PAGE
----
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4 Apr 2024

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How Critical is the Need for New AI-Driven Power?

The issue of power is top of mind at the moment for data center planners and operators. An inability to meet current demand is an issue from the largest data center hubs – Virginia, Chicago, Singapore, and Seoul, for example – to dozens of developing nations with ambitions to increase their data center footprints in the face of under-developed electricity grids that cannot serve basic societal needs, let alone data centers.

Add to this situation the need for sustainability and climate-change abatement combined with the idea of massive, looming AI growth reputed to add enormous new amounts of thirst to an already parched global grid, and it looks like it's time to hit the panic button.

By the Numbers
A recent examination of the numbers by IDCA Research finds no need to panic, even as anticipated growth in the data center industry represents a very large global challenge. Although specific sources vary, we can work with a high degree of confidence of statistical validity with the following overall numbers:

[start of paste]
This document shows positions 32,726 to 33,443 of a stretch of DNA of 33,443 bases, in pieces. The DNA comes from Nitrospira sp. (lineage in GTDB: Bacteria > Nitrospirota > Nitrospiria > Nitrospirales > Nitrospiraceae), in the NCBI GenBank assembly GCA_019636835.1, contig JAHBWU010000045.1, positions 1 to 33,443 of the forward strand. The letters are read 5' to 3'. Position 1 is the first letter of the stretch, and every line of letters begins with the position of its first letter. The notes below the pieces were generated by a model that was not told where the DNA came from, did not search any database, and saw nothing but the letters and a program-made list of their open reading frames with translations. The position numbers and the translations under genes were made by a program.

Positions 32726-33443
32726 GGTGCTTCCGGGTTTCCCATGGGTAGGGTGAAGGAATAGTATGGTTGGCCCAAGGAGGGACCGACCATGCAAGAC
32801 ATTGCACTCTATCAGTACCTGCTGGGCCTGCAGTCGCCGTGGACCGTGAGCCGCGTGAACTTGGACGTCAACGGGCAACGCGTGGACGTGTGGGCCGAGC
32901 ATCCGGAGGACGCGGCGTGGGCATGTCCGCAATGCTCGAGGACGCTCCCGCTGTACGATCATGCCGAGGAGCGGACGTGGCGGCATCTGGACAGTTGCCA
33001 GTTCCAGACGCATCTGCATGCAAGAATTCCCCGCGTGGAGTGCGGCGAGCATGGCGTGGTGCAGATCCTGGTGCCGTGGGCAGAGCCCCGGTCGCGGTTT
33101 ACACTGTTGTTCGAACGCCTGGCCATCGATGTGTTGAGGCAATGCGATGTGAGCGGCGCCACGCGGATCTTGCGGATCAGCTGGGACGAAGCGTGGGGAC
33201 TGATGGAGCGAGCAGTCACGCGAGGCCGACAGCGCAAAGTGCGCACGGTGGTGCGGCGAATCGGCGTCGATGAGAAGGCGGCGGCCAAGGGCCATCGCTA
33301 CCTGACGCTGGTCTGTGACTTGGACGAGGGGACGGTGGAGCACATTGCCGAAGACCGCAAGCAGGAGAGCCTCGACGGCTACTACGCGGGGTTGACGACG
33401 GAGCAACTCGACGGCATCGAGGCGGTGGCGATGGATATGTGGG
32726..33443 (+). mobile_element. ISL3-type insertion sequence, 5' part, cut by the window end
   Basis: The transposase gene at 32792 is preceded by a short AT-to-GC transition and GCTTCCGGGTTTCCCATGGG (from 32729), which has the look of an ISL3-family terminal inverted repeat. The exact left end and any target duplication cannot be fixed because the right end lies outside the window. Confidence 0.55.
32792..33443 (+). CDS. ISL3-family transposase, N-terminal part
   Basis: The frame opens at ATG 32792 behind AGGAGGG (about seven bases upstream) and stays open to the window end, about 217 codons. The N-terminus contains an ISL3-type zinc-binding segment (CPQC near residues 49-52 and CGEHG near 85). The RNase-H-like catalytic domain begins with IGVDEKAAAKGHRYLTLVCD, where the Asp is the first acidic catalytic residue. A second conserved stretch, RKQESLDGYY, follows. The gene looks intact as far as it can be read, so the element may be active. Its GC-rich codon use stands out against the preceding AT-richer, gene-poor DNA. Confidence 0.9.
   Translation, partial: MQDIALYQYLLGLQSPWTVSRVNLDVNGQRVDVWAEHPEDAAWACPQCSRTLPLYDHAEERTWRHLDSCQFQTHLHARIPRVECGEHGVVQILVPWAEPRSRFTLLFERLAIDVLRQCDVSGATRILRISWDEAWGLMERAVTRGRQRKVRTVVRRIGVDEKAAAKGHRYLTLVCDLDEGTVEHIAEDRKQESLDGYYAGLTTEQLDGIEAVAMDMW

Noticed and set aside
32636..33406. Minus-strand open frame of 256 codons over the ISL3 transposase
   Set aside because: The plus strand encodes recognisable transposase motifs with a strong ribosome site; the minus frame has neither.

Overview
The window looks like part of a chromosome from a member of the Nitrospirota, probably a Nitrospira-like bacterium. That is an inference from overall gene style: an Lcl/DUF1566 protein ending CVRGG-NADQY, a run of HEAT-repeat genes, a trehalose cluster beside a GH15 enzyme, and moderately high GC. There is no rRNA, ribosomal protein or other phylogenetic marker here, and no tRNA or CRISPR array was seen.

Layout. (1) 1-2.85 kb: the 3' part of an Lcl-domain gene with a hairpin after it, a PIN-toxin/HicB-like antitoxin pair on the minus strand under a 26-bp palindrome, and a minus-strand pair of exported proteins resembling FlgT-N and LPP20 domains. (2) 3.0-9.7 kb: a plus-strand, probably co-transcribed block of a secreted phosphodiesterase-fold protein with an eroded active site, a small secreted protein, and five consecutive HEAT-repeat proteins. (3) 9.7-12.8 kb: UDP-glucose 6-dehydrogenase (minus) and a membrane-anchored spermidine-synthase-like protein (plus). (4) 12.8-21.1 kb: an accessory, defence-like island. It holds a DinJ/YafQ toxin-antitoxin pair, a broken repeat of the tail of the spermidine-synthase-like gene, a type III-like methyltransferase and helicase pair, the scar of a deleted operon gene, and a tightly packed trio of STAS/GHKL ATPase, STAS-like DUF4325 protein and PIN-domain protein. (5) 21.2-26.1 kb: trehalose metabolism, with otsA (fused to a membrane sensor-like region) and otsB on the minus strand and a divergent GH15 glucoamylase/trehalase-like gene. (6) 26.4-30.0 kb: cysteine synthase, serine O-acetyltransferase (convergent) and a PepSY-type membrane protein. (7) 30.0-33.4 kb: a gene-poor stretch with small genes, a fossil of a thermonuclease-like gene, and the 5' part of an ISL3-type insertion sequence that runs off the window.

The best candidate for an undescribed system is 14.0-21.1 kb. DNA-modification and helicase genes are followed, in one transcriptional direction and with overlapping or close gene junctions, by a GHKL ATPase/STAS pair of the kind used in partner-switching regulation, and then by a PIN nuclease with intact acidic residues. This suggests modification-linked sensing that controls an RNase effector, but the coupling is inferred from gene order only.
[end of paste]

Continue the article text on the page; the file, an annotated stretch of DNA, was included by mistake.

* The world consumes about 28,000 TWh of electricity per year – about 3.2 terawatts of steady-state power.

* Data centers consume about 370 TWh of this power – about 42 gigawatts of steady-state power. This is about 1.3% of the entire global electricity grid.

* Loudoun County, VA alone consumes 3.25 gigawatts of that global 42 gigawatts, with 4.7 gigawatts consumed overall by data centers in Northern Virginia.

* China and India each require a steady-state gigawatt to power their current data center footprints.

* In addition, the following cities have reached this level on their own: Phoenix, Portland, London, Amsterdam, Tokyo, and Singapore.

* There are dozens of metro areas on all six of the world's inhabited continents who now require between 200 and 800 megawatts, each with ambitious projections for future use.

* By 2028, data center electricity demand is projected by the global commercial real-estate developer Cushman and Wakefield to reach 42 terawatts in the Americas, to 24 terawatts in APAC, and to 13 terawatts in EMEA. This totals 79 terawatts, almost double today's usage.

The 2% Solution
So what does all this mean? If overall global electricity demand grows 3 to 4% annually over the next few years (as projected by the International Energy Agency), the global grid will grow to between 3.7 and 3.9 steady-state gigawatts. The data center industry's projected demand of 79 terawatts will thus produce a rise from today's 1.3% of the total grid to about 2% of it.

Separately, reported work at a university in Amsterdam projects AI in all its manifestations – large-language models, scientific modeling, software automation, and on – will require as much as 134 new terawatt hours, or about 15 new gigawatts, by 2027. If this new demand is separate from the 79 terawatts noted above, it would stress the global grid by another 0.5% by 2027.

Think and Act Local
This leads to the question of how bad can a pull of 2% to 2.5% of the global electricity grid be? The answer is that locally it can be very bad.